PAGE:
Guest Post from David H.:
The name “Yossele Rosenblatt” is synonymous with the Golden Age of Jewish cantorial music. For America’s Jews of the late 19th and early 20th centuries hazzanut was a connection to the Old Country and to their former lives and the traditions of their shtetels and their own parents and grandparents. Regardless of philosophical bents or religious affiliations almost all Jewish institutions, from Hassidic courts to Reform congregations, included hazzanut in their celebrations and liturgies because they knew that their congregants craved the customary chanting and singing of their childhoods.
One of the best-known, most widely-recognized cantors of this era was Yossele Rosenblatt. “Yossele,” as he was known to his audiences and admirers, was recognized the greatest hazzan of his era. He was a highly-sought-after performer whose expressions of his love of Jewish liturgy, and his ability to express that devotion, inspired his listeners from every stream of Jewish identity.
Yossele was born in 1882 in a small shetel in the Ukraine. The Rosenblatt family included many generations of hazzanim and from an early age Yossele’s talent was evident. Rosenblatt’s father refused to send Yossele to any of the great academies of the day because he was afraid that the wrong influence could weaken Yossele’s devout religious commitment. Yossele began his career as a member of the local synagogue choir and by age 18 he was recognized as a prodigy and was given the position as the premier hazzan of Munckz, Hungary. After Munckz Yossele moved to Pressburg Austria and in 1912 he immigrated to America where he had been offered a position as the hazzan at the Ohab Zedek synagogue.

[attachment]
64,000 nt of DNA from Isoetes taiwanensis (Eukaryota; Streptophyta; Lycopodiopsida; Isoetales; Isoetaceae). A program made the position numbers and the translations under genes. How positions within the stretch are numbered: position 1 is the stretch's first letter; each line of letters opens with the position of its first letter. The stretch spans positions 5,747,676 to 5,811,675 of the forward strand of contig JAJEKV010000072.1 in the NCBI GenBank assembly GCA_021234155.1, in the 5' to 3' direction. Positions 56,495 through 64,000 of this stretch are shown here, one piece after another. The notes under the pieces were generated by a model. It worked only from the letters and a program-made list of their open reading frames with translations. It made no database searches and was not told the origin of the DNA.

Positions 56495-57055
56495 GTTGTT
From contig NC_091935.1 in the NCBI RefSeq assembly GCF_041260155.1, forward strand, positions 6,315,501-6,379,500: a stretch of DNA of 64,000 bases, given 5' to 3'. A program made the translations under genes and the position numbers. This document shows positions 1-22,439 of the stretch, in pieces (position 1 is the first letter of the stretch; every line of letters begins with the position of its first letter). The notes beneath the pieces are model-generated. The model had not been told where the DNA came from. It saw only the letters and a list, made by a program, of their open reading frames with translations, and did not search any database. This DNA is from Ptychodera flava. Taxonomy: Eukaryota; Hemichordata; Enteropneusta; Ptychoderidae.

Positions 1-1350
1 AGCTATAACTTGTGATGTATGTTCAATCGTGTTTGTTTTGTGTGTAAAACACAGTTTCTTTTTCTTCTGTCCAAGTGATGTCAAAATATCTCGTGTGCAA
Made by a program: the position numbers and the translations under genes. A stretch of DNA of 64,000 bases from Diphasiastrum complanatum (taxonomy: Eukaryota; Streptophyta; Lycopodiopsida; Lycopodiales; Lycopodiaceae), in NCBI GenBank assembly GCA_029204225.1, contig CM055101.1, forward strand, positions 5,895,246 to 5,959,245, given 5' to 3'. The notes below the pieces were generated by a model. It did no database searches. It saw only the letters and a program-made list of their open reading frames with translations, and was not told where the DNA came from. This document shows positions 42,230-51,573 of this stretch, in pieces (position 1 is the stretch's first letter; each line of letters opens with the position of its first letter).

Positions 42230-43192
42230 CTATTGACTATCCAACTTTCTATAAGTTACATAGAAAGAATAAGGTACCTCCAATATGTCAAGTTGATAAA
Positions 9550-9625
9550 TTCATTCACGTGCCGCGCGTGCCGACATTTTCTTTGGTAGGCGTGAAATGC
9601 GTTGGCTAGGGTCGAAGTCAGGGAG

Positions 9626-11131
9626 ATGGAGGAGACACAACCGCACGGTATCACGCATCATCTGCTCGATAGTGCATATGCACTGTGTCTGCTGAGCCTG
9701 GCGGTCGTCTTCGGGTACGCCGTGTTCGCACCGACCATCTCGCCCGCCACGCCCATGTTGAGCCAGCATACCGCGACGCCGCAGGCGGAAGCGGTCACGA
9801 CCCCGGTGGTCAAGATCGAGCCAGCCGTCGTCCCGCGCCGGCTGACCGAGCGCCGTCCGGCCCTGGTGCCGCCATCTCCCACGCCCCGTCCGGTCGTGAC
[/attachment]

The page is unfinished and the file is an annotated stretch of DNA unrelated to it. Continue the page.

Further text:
In America Rosenblatt’s skills continued to grow. He had an incredible sense of melody which combined with a strong tenor that infused the ancient prayers with new spiritual heights. His audiences generally were comprised of new immigrants who were struggling in the New World. They cherished Yossele’s hazzanut that brought back the sounds and atmosphere of their childhoods.
Yossele developed a structured, meter styled which continues to influence cantors of all streams of Judaism till today. He was able to transmit the familiar Askanazi music of his audience’s youth to the synagogue stage where his soothing emotive expressions and a dramatic style satisfied the listeners’ nostalgia for the traditions of their homelands.
Yossele was best known for his ability to hit high notes at a high speed as well as for cantillations which caused his voice to break in the middle of an arrangement. In combination with his talent for transitioning his voice into a falsetto at the drop of a pin and “kretches” — sobs — he could convey passions and emotions in a way that other hazzans — indeed, all other singers — could only dream about. Rosenblatt was recognized for bringing the ancient tradition of hazzanut to new heights.
Rosenblatt was famous for his High Holy Days hazzanut which included compelling sections of operatic-like recitatives, snippets of folk melodies and large sections of improvised chanting. He aimed to create musical dramas that would allow the congregation to feel the prayers as true supplications and experience the spirituality of the Days of Awe in new and meaningful ways.
On many occasions Rosenblatt expressed the opinion that his voice was a gift from God. His commitment to use his voice only in God’s service was tested when the general director of the Chicago Opera, Cleofonte Campanini, offered Yossele $1,000 per performance to sing the role of Eleazar in Halevy’s La Juive opera. Campanili promised Rosenblatt that his religious sensibilities would be honored during the performances — there would be no Shabbat performances and the stage crew would adhere to all necessary religious strictures, including issues of modesty. Rosenblatt considered the proposal but in the end, he decided to refuse the offer. Later however he did feature in Al Jolson’s The Jazz Singer, a 1929 film about the son of a cantor who turns to secular music.
Over one hundred and eighty pieces of Rosenblatt’s work have been preserved, including some pieces by the Lowell Milken Music Archive, a recent project to preserve American Jewish Music. Among the best-known are V’af Hu Hoyo Miskaven, Hasheim Malakh, Mi Shebeirakh and, Tal. U’vnucho Yomar. Rosenblatt’s rendition of Tehillim — Psalms — 126 was so popular that when the State of Israel was born its leaders considered U’vnucho Yomar as a possible national anthem, though in the end HaTikva was chosen.